The Revolutions of 1848 were a series of revolutions that took Europe by storm and caused massive changes in the social and political climate of Europe. The revolutions were particularly influential in Germany and France.
Foreign policy failures, economic crisis and social unrest intensified in the 1840s in France, the opposition to King Louis Philippe I. Demonstrations expanded into a revolution, as a result of which the king abdicated and on February 24, 1848, the Republic was proclaimed.
In the German Confederation, the spark of revolution jumped first to the southwest. On February 27, at a popular meeting in Mannheim, the “March demands” were raised by the liberal and democratic sides. Within a few days, they were heard in almost all German states and received support from large parts of the population.
The demands were about freedom of assembly, freedom of speech and the press, independent justice system, political equality of all citizens, constitutional approval of the army and the convening of a national assembly.
In most regions of Germany, at the end of February and in March 1848, there were political demonstrations. Under the pressure of events, the heads of state made concessions in the liberal sense and made constitutional promises. But above all the liberal bourgeoisie also argued for national unity and a liberal constitution.
Craftsmen, farmers, workers and agricultural workers, on the other hand, demanded a solution to their social and economic problems in a multitude of locally diverse protests. The peasantry struggled in particular for agrarian reforms – if their demands were fulfilled, they mostly lost their interest in further revolutionary protest.
Proletarian craftsmen in large cities fought for a safe livelihood through industrial protection. Frustrated and radicalized by their social situation, craftsmen and journeymen played a leading role in the bloody barricade battles that shook Berlin on 18 March 1848 and claimed more than 250 lives.
Seized by the bloodshed, the Prussian King Friedrich Wilhelm IV called for a liberal government. His proclamation “To my people and to the German nation” with the words “Prussia will continue in Germany” seemed to promise the realization of German unity and the introduction of a constitutional monarchy in Prussia. In order to form a united state, the first freely elected German representative body met in the Paulskirche in Frankfurt on 18 May 1848.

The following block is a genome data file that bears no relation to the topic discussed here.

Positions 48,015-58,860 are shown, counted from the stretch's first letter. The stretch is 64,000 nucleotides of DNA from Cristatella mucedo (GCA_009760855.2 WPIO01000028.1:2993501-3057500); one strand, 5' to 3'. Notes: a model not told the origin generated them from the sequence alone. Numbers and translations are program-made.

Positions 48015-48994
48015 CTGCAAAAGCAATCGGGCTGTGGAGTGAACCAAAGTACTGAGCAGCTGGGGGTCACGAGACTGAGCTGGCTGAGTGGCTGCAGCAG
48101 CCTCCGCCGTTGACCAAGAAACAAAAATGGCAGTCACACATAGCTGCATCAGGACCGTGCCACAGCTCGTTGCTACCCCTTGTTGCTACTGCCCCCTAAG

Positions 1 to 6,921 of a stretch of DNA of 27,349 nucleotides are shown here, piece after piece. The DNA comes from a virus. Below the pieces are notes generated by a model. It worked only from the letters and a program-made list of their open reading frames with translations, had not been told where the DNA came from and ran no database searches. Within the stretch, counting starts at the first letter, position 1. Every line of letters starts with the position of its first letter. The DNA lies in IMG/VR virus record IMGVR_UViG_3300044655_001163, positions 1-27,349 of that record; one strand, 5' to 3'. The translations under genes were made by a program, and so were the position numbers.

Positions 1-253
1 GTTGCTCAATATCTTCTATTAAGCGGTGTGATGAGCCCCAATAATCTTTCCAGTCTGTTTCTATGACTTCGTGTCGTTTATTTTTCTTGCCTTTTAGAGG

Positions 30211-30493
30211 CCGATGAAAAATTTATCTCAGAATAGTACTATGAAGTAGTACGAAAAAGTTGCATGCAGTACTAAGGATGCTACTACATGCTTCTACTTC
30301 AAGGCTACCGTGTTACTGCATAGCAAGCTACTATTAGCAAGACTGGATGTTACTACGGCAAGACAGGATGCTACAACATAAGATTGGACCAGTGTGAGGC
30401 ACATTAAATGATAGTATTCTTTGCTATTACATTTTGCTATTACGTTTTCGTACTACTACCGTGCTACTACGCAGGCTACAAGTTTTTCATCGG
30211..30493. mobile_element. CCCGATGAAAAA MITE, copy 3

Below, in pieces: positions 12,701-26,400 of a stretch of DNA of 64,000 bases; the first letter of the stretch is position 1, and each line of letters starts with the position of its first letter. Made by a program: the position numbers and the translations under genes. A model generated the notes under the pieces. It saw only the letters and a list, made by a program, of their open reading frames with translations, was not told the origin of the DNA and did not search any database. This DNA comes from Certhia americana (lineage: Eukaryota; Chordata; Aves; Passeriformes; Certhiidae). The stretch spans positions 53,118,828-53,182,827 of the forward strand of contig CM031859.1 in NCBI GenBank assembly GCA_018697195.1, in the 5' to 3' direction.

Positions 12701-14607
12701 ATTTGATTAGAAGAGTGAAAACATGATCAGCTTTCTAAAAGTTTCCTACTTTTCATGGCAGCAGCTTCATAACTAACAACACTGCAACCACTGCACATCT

The National Assembly comprised about 600 members from all states of the German Confederation. In the absence of parties that began to organize themselves in Germany only in the 1860’s, factions formed, each with different political ideas and goals. Cross-party agreement was reached in December 1848.
The fundamental rights guaranteeing individual and civic liberty became part of the “Constitution of the German Reich” passed by the National Assembly on March 27, 1849. It envisaged a small German national state with a constitutional system.
The supporters of the “greater Germany” direction had previously demanded the integration of German Austria into the kingdom to be founded, but the non-German lands of the Habsburg monarchy had to be excluded. However, the Austrian multi-ethnic state insisted on its constitutional unity. This is another reason why the supporters of a “lesser Germany solution” resolved the conflict for themselves.
At the top of the state, there had to be a hereditary emperor. On March 28, 1849, the deputies elected Friedrich Wilhelm IV as the “Emperor of the Germans”. The King of Prussia, however, rejected the imperial crown because he did not wish to grant further legitimacy to the revolutionaries. At the same time Austria, Prussia, Bavaria, Hanover, Saxony and other states did not recognize the “revolutionary” constitution.
Thus, the attempt failed to found a constitutionally constituted nation state on parliamentary way. Radical Democratic forces then attempted to enforce the Reich constitution by force. Especially in Saxony, in the Palatinate and in Baden rebellions flared up. But the monarchical governments, which had become firmly established again, succeeded quickly in militarily suppressing these rebellions.
When Baden revolutionaries had to surrender to Prussian troops at the Rastatt fortress on July 23, 1849, the end of the revolution in Germany was sealed.